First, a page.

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Buena Vista Social Club Star Ry Cooder: Cuba Decision ‘Is What We’ve Been Hoping Obama Would Do’

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Ry Cooder is the American guitar player involved with the so-called Buena Vista Social Club, a group of local musicians in Havana whose 1997 album led to global fame and a renewed interest in Cuban music. (That included limited touring in the U.S. before the Bush Administration halted the group’s visits stateside.) Reached by phone on Wednesday following the announcement that the Obama Administration would begin working to normalize diplomatic ties with Cuba, Cooder was not surprised, not least because he claims to have heard “through the grapevine” that President Barack Obama was planning something.

He was also aware of the effect the Club’s music, and other cultural exchanges, had piqued curiosity in Cuba that became impossible to ignore. “Pete Seeger suggested that music was a bridge between classes,” Cooder said, noting that after stateside fans of the Buena Vista Social Club wanted to visit Cuba, “You can’t go to people and say You can’t go there.

Were you surprised by the news of normalizing relations between Cuba and the U.S.?

Well, it is what we’ve been hoping Obama would do. There was word we were getting through the grapevine that he was going to do something before he left office. When we saw he was doing work at that torture center at Guantánamo Bay, we figured he was doing something. We knew it was within his authority to declare such a thing. The embargo is no use. It only brought suffering to men, women and children, like embargoes always do. You ask yourself what venal, grasping, backward looking so and so’s—we could name a few—who benefit? Follow the money, as the man says. We are the only country that did this—and the whole thing was insane. Just stupid. So today, we’re all happy and pleased. You can’t turn back the clock. We, as a nation, have a lot of problems. But something good can come from all of this. I came downstairs this morning and my wife Susan, for once, said “a great thing just happened.” As opposed to all the things we despise!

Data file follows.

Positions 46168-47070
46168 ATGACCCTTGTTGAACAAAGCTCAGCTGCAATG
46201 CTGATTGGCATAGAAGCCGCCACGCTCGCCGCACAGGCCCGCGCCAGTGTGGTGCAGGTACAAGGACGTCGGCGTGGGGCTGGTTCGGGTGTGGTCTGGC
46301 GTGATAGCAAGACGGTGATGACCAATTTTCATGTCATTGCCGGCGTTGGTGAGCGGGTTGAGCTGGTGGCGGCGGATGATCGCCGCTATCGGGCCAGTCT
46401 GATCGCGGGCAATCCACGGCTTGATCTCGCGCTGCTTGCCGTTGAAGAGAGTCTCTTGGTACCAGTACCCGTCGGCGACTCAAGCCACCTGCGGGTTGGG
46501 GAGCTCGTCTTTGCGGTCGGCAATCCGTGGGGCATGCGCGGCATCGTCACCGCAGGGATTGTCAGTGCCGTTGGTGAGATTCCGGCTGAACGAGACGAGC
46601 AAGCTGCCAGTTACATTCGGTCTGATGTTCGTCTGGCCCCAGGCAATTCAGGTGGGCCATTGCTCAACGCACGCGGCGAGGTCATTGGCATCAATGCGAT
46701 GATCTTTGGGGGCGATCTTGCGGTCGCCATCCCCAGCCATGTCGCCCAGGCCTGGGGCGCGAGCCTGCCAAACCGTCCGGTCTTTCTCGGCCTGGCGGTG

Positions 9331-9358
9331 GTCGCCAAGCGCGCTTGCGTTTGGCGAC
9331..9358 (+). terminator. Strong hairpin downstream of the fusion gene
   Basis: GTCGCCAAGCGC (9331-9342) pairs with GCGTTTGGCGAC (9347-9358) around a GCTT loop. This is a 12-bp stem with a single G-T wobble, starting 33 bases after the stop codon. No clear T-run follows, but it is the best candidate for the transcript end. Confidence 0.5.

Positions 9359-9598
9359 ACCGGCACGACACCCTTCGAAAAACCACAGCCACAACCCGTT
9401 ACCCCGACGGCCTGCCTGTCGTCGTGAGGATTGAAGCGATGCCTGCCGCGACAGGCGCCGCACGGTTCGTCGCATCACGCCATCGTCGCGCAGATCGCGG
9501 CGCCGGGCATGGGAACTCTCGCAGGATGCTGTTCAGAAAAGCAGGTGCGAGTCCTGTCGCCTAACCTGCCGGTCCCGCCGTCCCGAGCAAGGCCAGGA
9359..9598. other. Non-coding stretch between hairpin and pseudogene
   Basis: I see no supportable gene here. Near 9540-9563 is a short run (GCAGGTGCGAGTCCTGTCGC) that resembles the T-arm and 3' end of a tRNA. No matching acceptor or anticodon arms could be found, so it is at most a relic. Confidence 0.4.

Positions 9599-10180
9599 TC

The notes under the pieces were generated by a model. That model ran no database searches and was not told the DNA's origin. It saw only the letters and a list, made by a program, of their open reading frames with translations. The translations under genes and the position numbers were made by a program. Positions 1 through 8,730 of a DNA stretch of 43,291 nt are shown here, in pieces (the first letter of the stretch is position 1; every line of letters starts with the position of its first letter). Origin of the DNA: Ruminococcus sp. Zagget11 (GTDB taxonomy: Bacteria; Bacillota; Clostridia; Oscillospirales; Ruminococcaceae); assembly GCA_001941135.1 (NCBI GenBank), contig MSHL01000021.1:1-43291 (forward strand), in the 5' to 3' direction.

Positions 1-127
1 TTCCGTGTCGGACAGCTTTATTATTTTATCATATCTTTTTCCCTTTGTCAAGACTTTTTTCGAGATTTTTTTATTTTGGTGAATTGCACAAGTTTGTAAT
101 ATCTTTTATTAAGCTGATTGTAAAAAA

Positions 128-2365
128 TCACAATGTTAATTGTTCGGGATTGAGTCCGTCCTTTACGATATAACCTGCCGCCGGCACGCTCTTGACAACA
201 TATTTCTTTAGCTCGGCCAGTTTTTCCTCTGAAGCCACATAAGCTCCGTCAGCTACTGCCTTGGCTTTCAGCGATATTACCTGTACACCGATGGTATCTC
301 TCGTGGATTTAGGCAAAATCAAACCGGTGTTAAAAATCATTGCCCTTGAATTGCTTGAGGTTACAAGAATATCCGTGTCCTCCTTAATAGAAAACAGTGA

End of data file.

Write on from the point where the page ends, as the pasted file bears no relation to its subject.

Did you anticipate that this would happen someday, then, even before Obama’s election?

I did, I really did. I felt that one reason I felt I was somewhat optimistic—tempered by realism—was that after Buena Vista got done and got a Grammy and after the film was a worldwide hit, and we saw Ibrahim Ferrer—we knew, and saw the effect it was having on tourism in Cuba—you can’t go to people and say You can’t go there. They’re going to go anyway. You can’t turn back the clock. If people want to experience something and learn about it, you can’t keep saying no.

Our leading export is this myth of democracy we have. That’s the leading edge of our export efforts. So how can we say to the American people, You can’t do it? The people will go when they want to go! A lot of people went. It’s a trend, a tendency, something that can’t be stopped. The more people want to join up with other people—Pete Seeger suggested that music was a bridge between classes. He used folk music as a bridge because it’s common to people and it’s easy to learn. He could have people singing together within five minutes. And I’ve seen that happen many times, but never so graphically as within this Buena Vista thing. You may be afraid of Cuba. Are you afraid of Rubén González when he plays the piano? No? Well that’s one less thing you’re afraid of.

Ibrahim came to America, and we went to the food store: He’s standing there looking like himself and a nicely dressed woman, elegant, and sees him, the tears came and she started to sob. She saw who it was, the emotional response in the market, in the food line. All she could say was I wish my husband was here. A wonderful exampel of humanity, which touched people. One pretty tune is the same as the next one. It’s not the notes. Many people don’t know what’s being said. What he represented or seemed to radiate—you got this from the record and the film.

Music—it’s the bridge you cross immediately. Any threats, reprisals, hideous bureaucracy, flag-waving—it all dissolves.

Do you think there’ll be renewed cultural exchange between the U.S. and Cuba now?

It’s starting up. There was—Clinton, to some extent, tried to promote this people-to-people thing. When we asked for permission to go down and make records, it was under the auspices of that. It was tough going—the bureaucrats in the State Department were against it. We got, as far as I know, the only variance on a State Department visa for an individual, not a business. I have it still, and it’s interesting to look at, a State Department document signed by him.

We got into the Bush era, and they really clamped down. They let us know, Don’t ever try this again. The first thing we have to do is [get] rid of Guántanamo. But there will be good things happening—and they need all the help they can get.

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